With the migration of cinema into the art gallery, artists have been turning, with remarkable regularity and ingenuity, to Alfred Hitchcock-related images, sequences and iconography. The world of Hitchcock’s cinema – a classical cinema of formal unities and narrative coherence – represents more than the spectre of a supposedly dead art form: it transcends its own filmic and institutional contexts, becoming an important audio-visual lexicon of desire, loss, mystery and suspense.
Through a detailed study of the Hitchcock-related work of artist-filmmakers Matthias Müller and Christoph Girardet, Johan Grimonprez, Pierre Huyghe, Douglas Gordon and Atom Egoyan, this book facilitates a dialogue between the creative appropriation of Hitchcock’s films and the cinematic practices that increasingly inform the wider field of the contemporary visual arts. Each chapter is structured around a consideration of how the artwork in question has reconfigured or ‘remade’ key Hitchcockian expressive elements and motifs – in particular, the relationship between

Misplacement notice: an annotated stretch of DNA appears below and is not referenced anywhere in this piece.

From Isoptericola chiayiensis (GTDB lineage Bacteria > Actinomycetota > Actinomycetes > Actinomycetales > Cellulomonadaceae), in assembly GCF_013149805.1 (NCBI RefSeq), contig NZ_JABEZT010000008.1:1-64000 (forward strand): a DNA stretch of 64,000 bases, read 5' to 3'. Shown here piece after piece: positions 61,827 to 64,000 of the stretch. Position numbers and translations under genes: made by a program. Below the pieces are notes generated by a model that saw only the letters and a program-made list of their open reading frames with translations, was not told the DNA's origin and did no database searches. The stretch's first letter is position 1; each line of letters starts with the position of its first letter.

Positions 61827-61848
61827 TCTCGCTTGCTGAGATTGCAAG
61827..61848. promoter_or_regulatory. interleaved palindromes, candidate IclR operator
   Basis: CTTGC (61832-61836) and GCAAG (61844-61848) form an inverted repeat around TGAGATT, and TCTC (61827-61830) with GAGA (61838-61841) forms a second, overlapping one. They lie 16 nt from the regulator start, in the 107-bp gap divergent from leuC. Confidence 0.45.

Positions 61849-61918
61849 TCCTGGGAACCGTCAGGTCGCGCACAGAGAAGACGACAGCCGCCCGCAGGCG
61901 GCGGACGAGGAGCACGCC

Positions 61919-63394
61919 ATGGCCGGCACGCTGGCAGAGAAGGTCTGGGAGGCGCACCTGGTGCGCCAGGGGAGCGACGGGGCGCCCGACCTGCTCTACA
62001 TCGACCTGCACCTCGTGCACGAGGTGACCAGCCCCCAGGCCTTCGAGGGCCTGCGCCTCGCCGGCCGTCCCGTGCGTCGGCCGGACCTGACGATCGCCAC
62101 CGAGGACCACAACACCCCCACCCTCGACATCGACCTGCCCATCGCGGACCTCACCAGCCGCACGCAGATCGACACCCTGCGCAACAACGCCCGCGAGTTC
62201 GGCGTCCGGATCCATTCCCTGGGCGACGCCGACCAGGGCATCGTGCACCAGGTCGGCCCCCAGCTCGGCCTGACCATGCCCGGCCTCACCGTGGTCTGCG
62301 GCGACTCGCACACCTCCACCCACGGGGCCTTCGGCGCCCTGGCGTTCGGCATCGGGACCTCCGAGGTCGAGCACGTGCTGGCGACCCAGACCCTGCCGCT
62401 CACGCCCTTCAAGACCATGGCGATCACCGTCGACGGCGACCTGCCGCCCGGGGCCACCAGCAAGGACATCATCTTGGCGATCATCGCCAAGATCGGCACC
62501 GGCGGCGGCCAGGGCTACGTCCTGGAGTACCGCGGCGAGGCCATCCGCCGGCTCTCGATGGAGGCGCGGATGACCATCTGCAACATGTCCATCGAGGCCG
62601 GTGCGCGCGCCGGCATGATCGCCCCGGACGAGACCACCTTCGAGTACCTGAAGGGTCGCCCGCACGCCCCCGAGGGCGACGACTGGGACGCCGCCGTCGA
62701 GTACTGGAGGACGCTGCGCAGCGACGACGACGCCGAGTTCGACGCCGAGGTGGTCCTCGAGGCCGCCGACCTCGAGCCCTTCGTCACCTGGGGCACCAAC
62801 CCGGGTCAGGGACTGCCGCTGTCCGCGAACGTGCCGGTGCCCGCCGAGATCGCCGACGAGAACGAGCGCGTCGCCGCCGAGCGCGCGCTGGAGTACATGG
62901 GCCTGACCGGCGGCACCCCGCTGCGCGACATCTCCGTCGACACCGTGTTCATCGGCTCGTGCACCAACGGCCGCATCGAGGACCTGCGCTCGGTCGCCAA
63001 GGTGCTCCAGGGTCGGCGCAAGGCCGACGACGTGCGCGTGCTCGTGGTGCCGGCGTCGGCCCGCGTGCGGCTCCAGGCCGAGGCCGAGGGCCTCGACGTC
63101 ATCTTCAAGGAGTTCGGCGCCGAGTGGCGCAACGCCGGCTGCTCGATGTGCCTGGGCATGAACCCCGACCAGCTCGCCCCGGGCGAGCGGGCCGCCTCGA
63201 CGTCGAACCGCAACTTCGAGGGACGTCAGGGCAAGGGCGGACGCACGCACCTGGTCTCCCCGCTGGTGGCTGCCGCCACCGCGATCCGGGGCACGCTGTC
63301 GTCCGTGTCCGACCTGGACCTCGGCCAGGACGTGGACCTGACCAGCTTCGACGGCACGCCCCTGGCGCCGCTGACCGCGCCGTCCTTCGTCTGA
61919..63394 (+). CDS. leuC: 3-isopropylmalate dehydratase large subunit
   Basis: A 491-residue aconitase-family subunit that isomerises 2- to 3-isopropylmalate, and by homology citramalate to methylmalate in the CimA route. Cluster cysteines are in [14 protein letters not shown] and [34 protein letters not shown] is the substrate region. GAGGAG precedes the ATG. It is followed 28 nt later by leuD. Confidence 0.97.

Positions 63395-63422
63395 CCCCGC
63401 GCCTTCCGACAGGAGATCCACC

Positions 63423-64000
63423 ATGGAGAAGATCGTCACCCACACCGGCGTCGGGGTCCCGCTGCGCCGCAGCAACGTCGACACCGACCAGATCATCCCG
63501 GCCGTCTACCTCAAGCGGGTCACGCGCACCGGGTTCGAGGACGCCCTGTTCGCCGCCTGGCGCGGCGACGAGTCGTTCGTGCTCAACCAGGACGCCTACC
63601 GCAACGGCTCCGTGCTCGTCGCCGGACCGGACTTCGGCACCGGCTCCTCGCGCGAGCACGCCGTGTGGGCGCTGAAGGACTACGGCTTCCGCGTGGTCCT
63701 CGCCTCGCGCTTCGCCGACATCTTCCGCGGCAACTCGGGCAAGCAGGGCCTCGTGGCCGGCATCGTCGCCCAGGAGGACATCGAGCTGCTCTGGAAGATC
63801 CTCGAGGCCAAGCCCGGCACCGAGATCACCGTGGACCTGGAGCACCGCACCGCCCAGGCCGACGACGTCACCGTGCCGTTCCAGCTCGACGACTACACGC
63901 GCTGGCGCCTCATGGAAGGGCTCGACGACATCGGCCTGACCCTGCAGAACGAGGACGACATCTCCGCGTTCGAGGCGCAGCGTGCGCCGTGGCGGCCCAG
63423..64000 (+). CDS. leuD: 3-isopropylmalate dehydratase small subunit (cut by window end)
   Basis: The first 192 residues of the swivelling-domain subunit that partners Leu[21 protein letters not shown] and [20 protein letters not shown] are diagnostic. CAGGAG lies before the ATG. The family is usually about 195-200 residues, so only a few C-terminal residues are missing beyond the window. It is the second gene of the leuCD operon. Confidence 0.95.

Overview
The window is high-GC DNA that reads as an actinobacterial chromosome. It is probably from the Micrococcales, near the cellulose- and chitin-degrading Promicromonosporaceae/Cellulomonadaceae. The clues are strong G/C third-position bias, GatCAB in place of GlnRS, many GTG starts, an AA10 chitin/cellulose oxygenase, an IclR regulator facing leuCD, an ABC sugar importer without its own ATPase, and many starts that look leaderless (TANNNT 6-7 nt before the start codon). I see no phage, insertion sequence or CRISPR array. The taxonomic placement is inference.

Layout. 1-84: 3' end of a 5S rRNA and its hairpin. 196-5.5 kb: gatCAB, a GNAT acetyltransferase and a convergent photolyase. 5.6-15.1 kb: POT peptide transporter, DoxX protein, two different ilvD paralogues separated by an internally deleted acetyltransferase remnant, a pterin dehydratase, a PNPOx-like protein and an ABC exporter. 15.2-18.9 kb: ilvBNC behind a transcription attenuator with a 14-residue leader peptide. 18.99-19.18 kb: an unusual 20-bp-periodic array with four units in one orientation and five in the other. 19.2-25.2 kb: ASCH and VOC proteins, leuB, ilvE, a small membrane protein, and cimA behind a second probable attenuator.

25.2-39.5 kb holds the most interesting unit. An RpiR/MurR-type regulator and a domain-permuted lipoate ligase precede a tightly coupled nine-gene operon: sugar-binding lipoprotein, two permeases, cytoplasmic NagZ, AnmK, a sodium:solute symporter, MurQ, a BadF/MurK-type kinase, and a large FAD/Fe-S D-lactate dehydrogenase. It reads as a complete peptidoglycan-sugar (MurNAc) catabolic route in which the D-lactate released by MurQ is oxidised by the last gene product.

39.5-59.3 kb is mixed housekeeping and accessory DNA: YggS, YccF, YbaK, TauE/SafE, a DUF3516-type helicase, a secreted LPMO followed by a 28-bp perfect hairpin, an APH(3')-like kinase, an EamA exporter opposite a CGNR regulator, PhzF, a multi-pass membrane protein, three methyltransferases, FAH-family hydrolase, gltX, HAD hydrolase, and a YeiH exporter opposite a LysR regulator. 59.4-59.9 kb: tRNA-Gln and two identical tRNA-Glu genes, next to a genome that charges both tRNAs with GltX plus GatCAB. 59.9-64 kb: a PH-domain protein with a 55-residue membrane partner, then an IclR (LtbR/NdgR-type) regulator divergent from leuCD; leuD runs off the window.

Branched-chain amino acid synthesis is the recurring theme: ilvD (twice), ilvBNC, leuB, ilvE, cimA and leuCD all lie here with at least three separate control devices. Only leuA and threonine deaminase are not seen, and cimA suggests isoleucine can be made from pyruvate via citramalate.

mise en scène and the mechanics of suspense, time, memory, history and death. In a career that extended across silent and sound eras as well as the British, European and Hollywood industries, Hitchcock’s film œuvre can be seen as a history of the cinema itself. As the work of these contemporary artist-filmmakers shows, it was also a history of the future, a paradigm case par excellence.